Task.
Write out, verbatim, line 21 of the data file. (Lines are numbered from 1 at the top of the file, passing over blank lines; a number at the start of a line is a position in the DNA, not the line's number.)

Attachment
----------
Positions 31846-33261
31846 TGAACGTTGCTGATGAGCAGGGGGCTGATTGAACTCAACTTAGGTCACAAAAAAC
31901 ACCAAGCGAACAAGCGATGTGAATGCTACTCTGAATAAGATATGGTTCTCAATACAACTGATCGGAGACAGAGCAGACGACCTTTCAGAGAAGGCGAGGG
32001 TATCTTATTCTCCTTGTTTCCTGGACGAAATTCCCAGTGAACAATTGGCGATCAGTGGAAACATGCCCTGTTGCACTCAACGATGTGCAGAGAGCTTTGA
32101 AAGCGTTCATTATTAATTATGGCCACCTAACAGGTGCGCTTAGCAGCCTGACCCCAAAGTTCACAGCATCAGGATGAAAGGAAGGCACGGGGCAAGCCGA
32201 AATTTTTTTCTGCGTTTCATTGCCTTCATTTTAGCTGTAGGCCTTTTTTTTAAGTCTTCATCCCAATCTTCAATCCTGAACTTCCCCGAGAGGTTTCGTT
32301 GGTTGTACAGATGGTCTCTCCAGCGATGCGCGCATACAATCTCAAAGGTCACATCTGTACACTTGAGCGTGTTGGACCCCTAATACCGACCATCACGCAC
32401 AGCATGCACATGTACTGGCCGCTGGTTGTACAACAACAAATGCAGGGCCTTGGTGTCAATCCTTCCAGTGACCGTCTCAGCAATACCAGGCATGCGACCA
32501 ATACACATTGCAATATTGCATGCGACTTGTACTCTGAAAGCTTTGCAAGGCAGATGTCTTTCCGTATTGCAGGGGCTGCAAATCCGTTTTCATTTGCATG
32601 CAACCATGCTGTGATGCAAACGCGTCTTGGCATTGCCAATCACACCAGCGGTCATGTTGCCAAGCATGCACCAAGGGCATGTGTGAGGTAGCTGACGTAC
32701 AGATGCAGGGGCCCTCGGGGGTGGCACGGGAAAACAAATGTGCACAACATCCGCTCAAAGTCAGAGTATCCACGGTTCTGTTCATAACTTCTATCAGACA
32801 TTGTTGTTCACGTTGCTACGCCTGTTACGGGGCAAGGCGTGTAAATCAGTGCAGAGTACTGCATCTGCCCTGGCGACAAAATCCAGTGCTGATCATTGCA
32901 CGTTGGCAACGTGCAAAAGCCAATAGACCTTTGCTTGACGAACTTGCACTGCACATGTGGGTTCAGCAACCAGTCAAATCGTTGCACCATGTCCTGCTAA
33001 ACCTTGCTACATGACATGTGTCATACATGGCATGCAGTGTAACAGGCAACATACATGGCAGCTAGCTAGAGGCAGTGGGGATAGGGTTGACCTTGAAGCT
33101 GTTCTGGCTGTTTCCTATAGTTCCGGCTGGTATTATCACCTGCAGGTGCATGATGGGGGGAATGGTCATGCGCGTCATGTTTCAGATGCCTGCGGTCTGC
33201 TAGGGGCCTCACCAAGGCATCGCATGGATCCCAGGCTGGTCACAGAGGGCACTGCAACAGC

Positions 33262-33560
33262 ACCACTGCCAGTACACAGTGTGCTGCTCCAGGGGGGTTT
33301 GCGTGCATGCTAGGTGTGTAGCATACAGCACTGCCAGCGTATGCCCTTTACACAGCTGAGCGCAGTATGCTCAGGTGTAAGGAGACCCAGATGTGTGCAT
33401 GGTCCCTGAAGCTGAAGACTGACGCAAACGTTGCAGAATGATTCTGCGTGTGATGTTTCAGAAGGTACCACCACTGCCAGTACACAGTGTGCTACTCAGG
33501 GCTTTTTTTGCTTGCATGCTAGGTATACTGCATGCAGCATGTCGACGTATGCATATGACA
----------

33501 GCTTTTTTTGCTTGCATGCTAGGTATACTGCATGCAGCATGTCGACGTATGCATATGACA